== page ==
Empress: Are you practicing with your religion?

Stef Burns: My mom’s side a little bit, my grandfather, and we would do Passover which is really nice, I liked Passover that was my favorite Jewish holiday, I kind of miss doing that. Hanukah was nice too, and we did that sometimes, it just kind of didn’t really stick with me, I wasn’t a believer, I mostly liked just getting together with family and sharing a nice ritual and tradition, but I didn’t really stick with it.

Empress: Baruch atah Adonai… like that?

Stef Burns: Baruch atah Adonai Eloheinu and then the rest it depends on you know after you blessed and give grace to the lord then it depends on what you want, the wine, the food, whatever all comes on the last part, the lights.

Empress: Mr. D’ Agostino you had a recent interview with Everyone Loves Guitar Podcast, and I wanted to touch in on what you said, “That everyone was a servant of music, it is not about you it is something higher than you.” I was wondering if you would like to elaborate on that?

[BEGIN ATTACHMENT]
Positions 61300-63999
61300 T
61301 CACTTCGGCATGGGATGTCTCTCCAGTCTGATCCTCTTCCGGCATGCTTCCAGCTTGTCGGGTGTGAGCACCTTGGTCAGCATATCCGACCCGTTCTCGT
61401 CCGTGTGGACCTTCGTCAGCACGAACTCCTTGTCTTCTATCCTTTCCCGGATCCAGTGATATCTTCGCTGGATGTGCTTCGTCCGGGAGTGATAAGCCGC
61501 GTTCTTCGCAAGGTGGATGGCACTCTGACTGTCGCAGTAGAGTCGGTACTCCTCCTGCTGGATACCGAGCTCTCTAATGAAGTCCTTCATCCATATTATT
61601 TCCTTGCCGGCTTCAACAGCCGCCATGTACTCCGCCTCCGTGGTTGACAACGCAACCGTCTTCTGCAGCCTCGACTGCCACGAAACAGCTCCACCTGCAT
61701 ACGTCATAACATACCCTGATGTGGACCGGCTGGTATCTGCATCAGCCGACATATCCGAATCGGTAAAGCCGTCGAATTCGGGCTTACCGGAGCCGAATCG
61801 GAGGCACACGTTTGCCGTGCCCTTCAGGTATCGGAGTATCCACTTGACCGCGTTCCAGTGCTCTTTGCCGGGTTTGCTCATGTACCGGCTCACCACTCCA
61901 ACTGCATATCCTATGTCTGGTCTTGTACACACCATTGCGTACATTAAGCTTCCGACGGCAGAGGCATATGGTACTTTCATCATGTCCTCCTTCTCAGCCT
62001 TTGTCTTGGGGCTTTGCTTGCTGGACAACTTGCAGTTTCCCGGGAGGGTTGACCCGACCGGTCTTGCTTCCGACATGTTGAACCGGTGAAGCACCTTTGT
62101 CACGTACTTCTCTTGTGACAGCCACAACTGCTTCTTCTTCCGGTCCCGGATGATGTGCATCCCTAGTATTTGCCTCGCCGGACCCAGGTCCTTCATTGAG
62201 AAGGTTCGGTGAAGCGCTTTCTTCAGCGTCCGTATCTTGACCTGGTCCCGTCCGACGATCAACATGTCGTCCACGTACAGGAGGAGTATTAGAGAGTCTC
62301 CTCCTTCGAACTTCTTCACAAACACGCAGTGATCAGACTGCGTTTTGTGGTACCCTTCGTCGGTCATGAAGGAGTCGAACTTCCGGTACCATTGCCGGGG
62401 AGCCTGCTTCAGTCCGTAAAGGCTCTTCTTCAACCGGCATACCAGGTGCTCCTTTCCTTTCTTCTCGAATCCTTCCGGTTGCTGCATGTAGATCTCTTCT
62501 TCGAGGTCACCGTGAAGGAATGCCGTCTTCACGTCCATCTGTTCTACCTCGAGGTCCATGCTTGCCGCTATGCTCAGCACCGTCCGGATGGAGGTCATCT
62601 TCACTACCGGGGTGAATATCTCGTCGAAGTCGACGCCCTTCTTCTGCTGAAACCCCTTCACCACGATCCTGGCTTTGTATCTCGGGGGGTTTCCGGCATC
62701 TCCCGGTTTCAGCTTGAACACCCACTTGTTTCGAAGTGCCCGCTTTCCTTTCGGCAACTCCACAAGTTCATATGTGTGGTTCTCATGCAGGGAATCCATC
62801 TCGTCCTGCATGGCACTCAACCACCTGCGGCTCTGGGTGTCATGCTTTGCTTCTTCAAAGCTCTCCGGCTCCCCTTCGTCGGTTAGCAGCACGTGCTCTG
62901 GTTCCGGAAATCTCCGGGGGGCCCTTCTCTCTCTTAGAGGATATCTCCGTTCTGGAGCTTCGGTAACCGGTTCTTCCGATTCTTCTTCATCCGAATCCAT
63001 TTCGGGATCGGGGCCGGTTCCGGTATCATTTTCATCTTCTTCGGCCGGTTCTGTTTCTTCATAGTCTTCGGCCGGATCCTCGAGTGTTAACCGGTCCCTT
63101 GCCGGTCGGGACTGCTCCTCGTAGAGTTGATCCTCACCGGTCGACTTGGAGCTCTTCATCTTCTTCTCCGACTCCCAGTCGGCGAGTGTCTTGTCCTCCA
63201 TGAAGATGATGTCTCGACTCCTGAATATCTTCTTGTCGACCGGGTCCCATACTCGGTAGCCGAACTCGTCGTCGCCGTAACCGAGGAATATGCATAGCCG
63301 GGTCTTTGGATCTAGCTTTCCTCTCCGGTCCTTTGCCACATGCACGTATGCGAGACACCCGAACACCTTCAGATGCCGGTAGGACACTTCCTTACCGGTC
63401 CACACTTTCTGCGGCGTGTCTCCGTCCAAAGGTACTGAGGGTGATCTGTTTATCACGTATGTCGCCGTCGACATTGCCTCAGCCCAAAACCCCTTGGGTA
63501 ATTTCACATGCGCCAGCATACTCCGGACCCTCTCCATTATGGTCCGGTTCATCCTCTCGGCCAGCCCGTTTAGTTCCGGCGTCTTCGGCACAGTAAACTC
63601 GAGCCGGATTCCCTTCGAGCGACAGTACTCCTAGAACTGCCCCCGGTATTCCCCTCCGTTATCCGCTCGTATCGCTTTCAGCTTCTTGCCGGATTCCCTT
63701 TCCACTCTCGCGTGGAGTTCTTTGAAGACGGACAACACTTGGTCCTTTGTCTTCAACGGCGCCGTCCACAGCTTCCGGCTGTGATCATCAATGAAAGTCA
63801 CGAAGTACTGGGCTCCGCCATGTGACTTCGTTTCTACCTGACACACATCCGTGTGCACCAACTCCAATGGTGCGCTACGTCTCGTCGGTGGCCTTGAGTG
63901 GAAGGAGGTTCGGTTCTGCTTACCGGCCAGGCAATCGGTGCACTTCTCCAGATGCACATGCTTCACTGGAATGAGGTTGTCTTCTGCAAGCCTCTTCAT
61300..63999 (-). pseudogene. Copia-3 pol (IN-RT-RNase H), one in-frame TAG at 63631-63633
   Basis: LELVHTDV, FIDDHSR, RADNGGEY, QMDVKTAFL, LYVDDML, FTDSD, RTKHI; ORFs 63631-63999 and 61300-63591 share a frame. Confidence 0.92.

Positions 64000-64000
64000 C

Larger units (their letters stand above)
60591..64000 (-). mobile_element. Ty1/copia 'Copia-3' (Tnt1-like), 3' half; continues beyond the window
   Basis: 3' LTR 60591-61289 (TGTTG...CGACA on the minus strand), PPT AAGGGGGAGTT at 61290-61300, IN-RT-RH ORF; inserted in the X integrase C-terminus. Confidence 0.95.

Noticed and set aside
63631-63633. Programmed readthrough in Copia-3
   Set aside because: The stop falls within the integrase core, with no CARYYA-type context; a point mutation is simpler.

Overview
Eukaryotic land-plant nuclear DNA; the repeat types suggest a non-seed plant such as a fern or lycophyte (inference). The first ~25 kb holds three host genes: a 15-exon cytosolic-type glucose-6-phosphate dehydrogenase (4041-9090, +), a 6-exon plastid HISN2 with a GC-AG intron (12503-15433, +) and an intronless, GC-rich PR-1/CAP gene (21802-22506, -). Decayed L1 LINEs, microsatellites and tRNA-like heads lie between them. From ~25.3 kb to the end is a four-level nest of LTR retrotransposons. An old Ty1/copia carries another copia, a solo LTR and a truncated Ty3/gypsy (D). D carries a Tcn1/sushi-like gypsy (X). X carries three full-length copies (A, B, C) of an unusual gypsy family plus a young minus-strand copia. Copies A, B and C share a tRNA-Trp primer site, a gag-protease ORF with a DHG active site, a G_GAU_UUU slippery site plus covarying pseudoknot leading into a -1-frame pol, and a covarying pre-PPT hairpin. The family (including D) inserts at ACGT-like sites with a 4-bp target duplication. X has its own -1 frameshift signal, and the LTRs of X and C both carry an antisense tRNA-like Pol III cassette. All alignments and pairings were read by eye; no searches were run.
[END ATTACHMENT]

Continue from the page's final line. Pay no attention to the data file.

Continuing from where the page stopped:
Peppino: Well, music is… you can’t really touch music can you? It’s something that is very spiritual in many ways and it has been with humankind since the beginning, since the dawn of man, funerals, weddings, it has been with us forever, it has been the great consoler of humanity. I think that there is sometimes, you know I actually believe that sometimes more, definitely spirituality in music than in organized religions, and so for me, being a musician is not just about playing the notes but really something more.

Empress: It’s that unseen, it’s almost like what Latin used to be, that universal language, you’re right you can’t put your hands on it, but it does, it connects everybody in some mystical interesting way. It’s definitely spiritual.

Peppino: Yeah even music that is not, you know if you think about for instance pop music, that makes people dance and it’s fun and it’s still a connector, a connector of people, and you know there is music that is very deep and music that is very light, but if it’s well intention and it’s not just formula there’s always that component that goes beyond the notes, it is something that is higher than that in my view.